The US Embassy in Colombo congratulated Yameen on his election as president, noting that “extraordinarily high turnout on November 16 was a tribute to the Maldivian people’s commitment to the democratic process and democratic values. The United States Government reiterates its friendship with the Maldivian people as they work to build a peaceful and prosperous future.”

Canadian Foreign Minister John Baird declared: “After a turbulent period in the Maldives’ young democracy, a new government has finally been elected. Canada congratulates the people of the Maldives for once again exercising their fundamental democratic right to vote in a peaceful manner, under the capable stewardship of the Elections Commission.”

“Confidence in the democratic process has been seriously undermined since the events of last year, particularly by the Supreme Court’s repeated delays to this election,” Baird noted.

“After such a close result, it is now incumbent upon President Abdulla Yameen to begin the process of reconciliation and govern for the whole country. Former President Mohamed Nasheed, the nation’s first democratically elected President, has shown magnanimity in defeat, and hopes for the future will be raised if all parties come together to establish positive working relations,” he stated.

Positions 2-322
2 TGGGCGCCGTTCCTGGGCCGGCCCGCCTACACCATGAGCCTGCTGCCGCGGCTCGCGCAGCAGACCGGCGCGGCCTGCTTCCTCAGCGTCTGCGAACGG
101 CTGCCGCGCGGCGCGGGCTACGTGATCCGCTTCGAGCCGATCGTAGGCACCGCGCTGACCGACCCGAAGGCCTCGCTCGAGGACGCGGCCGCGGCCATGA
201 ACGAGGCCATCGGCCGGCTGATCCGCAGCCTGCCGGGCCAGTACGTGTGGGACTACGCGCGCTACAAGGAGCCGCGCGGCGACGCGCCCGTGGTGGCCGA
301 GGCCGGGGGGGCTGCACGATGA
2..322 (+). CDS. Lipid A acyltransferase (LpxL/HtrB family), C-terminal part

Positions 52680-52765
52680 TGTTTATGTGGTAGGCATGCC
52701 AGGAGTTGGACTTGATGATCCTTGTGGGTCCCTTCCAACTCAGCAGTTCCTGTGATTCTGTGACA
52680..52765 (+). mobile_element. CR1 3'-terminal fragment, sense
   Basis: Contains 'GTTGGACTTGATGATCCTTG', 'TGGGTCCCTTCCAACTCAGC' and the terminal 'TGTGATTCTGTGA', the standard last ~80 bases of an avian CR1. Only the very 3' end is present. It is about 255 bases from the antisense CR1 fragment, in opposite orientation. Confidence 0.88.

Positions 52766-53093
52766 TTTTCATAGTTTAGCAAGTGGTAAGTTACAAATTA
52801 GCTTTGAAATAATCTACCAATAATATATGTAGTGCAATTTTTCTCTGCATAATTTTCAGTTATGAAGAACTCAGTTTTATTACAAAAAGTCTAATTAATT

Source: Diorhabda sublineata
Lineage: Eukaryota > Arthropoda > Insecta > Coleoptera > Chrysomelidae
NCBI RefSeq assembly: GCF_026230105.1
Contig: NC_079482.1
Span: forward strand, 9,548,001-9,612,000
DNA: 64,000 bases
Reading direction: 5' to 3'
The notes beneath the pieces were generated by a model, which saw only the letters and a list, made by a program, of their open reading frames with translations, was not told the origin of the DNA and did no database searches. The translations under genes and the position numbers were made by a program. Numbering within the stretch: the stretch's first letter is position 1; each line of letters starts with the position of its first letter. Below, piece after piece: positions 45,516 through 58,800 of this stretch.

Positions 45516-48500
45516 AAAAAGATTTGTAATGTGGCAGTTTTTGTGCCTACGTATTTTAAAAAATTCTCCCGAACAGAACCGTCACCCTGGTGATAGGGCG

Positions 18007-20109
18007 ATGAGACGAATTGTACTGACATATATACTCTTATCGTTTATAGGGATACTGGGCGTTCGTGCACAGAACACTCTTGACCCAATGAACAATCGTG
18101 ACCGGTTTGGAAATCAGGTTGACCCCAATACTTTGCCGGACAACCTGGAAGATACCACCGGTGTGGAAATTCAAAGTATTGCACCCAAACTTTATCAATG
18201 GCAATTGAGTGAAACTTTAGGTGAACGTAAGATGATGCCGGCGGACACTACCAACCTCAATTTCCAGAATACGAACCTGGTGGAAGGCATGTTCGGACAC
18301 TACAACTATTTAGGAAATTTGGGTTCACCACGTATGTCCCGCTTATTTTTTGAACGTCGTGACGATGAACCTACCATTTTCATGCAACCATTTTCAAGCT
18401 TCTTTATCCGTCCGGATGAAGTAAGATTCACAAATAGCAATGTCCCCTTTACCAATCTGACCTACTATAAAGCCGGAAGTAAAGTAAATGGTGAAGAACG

“Democracy is not just about the counting of ballot papers – it is about principled voting, a strong civil society, a trusted judiciary, free media, effective opposition and responsible governance. It is a journey, not a destination. Canada and the international community will remain watchful for progress in this journey.”


10 thoughts on “International community welcomes end of democratic uncertainty, notes high voter turnout”

  1. My only hope is that the int'l community would adopt the overly indulgent attitude it had with regards to the Nasheed administration.

    Anything that threatens to destabilize the country should be highlighted and the reaction should be more public and well-documented in order to keep our politicians and line and ensure the stability necessary to secure US/Indian interests in the region.

    The int'l community can do a lot towards funding legal training to develop the judiciary and helping the government phase out or develop the public-funded legal training institutions used to churn out political activists with suspicious qualififcations who are often inserted into the judiciary or act in parallel with it to secure vested interests. Foreign investment and political stability would depend in large part on a well-functioning judiciary.